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Frame Your Screenplay

Being a relative newcomer to the screenplay writing scene, I thought at first that I must read lots of screenplays and enrich my experience with learning from a variety of articles that offer advice on how to match the greatness of screenwriting gurus. While doing so, I could not help but notice that the ‘greatness’ in screenplay writing was mostly assigned to technicalities e.g. structure and formatting and not to creatively expressing oneself.

Now, being a writer, I believe, naively or not, that I should simply write, letting my creativity soar. To me, looking into and discussing structures, formatting rules, and writing software is secondary on the list of writing priorities. Why to focus on how to avoid mistakes and not break rules instead of writing?

Personally, I believe in freedom of creative self-expression. There are so many different ways of telling the same story, so many different styles and angles one can adopt. And, honestly, it does not matter if one creates stories on paper or on screen in Microsoft Word or FinalDraft. The point is to write and write a lot and then re-write and re-shape and re-tell your stories to your liking not to liking of some technical know-how ‘gurus’.

There, of course, should be some framework to the stories one writes, but the framework more like in framing paintings. The frame of a panting adds to the beauty of the painting itself but in no way makes the paining great. The same, I believe, applies to screenplays. Screenplays are beautiful paintings, and technicalities are their frames.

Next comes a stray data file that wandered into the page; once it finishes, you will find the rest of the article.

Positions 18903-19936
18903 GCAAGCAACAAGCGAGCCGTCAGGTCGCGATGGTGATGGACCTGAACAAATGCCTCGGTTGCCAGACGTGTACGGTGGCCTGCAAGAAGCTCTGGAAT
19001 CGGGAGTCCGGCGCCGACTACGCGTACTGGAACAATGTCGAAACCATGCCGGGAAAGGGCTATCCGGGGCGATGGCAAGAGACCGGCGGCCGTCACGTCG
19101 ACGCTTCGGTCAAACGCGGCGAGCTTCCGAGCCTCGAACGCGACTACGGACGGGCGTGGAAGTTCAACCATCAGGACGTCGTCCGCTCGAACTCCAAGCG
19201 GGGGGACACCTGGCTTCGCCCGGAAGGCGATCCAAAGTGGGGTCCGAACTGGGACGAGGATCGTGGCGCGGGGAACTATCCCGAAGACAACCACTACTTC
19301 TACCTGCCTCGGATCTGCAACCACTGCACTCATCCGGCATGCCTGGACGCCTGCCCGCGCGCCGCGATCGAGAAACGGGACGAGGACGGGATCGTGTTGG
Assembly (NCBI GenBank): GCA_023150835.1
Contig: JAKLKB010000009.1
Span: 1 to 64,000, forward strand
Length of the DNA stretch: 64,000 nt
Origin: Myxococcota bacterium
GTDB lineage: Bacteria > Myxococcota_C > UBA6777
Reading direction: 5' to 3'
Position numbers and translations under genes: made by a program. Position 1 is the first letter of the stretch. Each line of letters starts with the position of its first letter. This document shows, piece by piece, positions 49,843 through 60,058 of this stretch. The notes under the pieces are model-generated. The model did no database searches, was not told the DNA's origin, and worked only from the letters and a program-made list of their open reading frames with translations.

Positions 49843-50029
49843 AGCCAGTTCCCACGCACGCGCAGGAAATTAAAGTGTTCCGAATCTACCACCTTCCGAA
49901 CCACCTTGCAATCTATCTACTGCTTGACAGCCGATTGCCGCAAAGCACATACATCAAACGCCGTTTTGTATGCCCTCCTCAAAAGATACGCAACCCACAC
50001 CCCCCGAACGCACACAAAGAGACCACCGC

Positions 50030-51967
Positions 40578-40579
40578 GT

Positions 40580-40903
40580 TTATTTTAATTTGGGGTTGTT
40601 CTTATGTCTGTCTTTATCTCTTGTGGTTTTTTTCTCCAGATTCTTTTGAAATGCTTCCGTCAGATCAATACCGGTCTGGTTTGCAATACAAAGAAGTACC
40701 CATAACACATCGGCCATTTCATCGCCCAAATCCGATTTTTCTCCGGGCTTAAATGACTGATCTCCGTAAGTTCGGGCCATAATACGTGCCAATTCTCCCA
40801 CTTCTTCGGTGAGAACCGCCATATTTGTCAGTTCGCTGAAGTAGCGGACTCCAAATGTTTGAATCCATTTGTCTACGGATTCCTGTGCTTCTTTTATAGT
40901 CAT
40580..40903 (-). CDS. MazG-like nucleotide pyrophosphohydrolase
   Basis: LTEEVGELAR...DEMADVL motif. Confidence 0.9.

Imagine of you want to paint a picture. Do you start from choosing its frame? No, you start by imaging your painting, by choosing the surface to paint on, by mixing your paints. Then you begin to paint. First, applying wide strokes that form vague shapes, then perfecting them, adding small touches here and there, moulding your vision into a cohesive and unified image.

Once finished, you assess your work of art, contemplating if it is good or not, worthy of showing to the world or not. Once positive, you wish to share it, so others can hopefully admire it too. And here comes the framing and hanging of your masterpiece. The very last step in the whole of creative process.

The same idea applies to screenplays.

I’m convinced that one should never start from formatting or structuring a screenplay. This would equal to choosing frame before a picture is even painted. Instead, one should think of what one wants to tell and why, then imagine it in all its visual glory, including colours, images, and sounds, and then transfer the imagined into writing.

Once finished, you can format and structure your screenplay as much or as little as you wish, so those who admire your story, not formatting, enough to purchase it, can visualise your vision into a movie.

Seraphima Bogomolova

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